There are also wonderful interviews with all the principals, including Sir Paul, Ringo, and the widows Lennon and Harrison, as well as some great vintage film of George Martin recording The Beatles in the early 1960s. No filmic punches are pulled as the various parties interact and argue. The late Neil Aspinall (to whom the film is dedicated), former CEO of Apple, makes it quite clear in an interview that Apple works as a reverse democracy--if one person isn't satisfied with something, it has to be changed, majority does not rule here. Though Yoko comes off as a bit prickly at times (did you expect anything less?), she actually makes several cogent and productive suggestions, including steering the production away from a too sexual and "sleazy" (in her words) staging of "Come Together."

If you purchased the "Love" CD a couple of years ago and listened to it too casually, you may not be aware of the amazing amount of rethinking these songs underwent at the hands of the Martins. All Together Now, both in the feature and some of the excellent extras, shows the studio work in some detail, with songs being combined and digitally manipulated in some really mind-blowing ways.

All Together Now is simply one hell of a backstage pass to an epochal collaboration. If you're a fan of The Beatles or Cirque du Soleil, you absolutely must see this. If you're a fan of stagecraft generally, this is still sure to amaze and enthrall you.


The enhanced 1.78:1 image is completely sharp and crisp, with excellent color and contrast throughout. Some of the archival footage from the 1960s is somewhat damaged, but it's still a lot of fun to see.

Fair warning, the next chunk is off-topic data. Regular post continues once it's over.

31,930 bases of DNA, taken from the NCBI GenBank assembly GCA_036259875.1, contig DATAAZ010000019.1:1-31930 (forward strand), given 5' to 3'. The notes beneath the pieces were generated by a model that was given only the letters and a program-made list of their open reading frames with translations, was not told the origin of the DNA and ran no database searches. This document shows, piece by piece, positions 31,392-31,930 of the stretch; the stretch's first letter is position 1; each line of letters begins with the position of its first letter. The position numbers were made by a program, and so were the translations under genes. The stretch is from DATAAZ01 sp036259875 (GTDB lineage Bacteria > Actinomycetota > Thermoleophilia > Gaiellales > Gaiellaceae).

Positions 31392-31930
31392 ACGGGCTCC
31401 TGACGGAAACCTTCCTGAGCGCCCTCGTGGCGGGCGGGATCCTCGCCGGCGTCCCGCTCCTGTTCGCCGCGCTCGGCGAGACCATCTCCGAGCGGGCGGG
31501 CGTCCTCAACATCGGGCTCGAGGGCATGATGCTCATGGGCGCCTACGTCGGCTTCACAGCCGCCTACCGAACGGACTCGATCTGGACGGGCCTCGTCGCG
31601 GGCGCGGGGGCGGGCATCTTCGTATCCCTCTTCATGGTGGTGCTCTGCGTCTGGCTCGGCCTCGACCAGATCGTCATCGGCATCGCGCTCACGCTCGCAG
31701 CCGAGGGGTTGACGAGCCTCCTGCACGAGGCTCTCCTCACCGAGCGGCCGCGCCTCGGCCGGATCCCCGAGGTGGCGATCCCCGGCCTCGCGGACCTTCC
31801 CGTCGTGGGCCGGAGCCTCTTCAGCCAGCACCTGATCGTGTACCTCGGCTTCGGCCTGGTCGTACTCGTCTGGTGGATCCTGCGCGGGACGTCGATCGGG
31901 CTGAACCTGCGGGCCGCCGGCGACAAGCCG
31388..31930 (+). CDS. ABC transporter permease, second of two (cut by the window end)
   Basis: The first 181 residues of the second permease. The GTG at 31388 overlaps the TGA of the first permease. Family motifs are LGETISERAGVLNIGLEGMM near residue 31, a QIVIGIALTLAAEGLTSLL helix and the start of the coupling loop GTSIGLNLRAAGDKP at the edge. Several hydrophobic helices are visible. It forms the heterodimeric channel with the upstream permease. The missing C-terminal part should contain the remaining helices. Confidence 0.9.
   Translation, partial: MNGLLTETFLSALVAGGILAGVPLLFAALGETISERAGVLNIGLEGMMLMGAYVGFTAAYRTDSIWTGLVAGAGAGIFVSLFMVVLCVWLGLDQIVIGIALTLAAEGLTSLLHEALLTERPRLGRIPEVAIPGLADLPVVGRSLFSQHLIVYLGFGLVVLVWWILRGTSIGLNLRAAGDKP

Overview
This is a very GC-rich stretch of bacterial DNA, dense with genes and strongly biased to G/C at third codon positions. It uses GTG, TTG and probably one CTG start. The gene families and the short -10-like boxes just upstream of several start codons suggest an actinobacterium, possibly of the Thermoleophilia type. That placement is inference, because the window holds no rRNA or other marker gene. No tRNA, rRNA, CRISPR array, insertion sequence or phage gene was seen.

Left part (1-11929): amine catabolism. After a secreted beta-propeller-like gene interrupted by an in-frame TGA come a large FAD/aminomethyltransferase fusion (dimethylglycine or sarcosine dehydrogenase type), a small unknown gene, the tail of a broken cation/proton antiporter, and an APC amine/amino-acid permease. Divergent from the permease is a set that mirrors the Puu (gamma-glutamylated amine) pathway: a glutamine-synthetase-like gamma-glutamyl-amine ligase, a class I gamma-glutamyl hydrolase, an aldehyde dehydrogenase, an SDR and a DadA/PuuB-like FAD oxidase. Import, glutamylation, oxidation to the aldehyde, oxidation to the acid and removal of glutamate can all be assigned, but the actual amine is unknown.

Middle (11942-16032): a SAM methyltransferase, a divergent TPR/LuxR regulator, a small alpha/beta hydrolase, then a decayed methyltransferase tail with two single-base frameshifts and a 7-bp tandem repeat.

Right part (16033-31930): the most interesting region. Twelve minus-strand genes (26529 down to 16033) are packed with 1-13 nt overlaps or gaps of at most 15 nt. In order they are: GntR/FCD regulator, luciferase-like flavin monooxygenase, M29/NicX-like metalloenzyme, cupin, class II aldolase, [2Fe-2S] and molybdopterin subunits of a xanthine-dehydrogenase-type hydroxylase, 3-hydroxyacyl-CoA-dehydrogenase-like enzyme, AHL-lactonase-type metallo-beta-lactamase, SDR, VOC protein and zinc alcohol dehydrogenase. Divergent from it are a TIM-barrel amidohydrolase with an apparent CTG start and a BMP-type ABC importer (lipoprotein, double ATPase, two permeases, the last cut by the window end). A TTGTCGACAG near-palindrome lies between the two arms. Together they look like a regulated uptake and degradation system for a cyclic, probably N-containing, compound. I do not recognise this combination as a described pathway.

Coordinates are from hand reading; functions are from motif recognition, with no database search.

There are excellent DD 2.0 and both DD and DTS 5.1 soundtracks available here, with the music's reimagining being well exploited in the 5.1 mix. The Martins go into some detail in the documentary and extras about needing to repurpose the music for a huge circular auditorium with a truly mind boggling array of speakers (some actually implanted in the theatrical seating), and the 5.1 versions of the songs, as foreshortened as some of them are due to the format of the documentary, are extremely cool to listen to. Subtitles are available in English, French, Spanish and Portuguese.

Three featurettes nicely augment the "production diary" that is the main documentary. We get "Changing the Music," focusing on the digital manipulation of the original Beatles tracks, "Music in the Theater," which delves into the impressive sound design for the massive production, and "Making Love," which details aspects of the production design from sets to costumes and props. There's also a trailer.

Final Thoughts:
Watching All Together Now made me want to hop the nearest plane I could find to jet to Las Vegas to see the show. If you knew how much I hate to fly, you'd know what a compliment that is. This is one of the most consistently engaging and moving documentaries I've seen in recent memory and is very Highly Recommended.

"G-d made stars galore" & "Hey, what kind of a crappy fortune is this?" ZMK, modern prophet

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Highly Recommended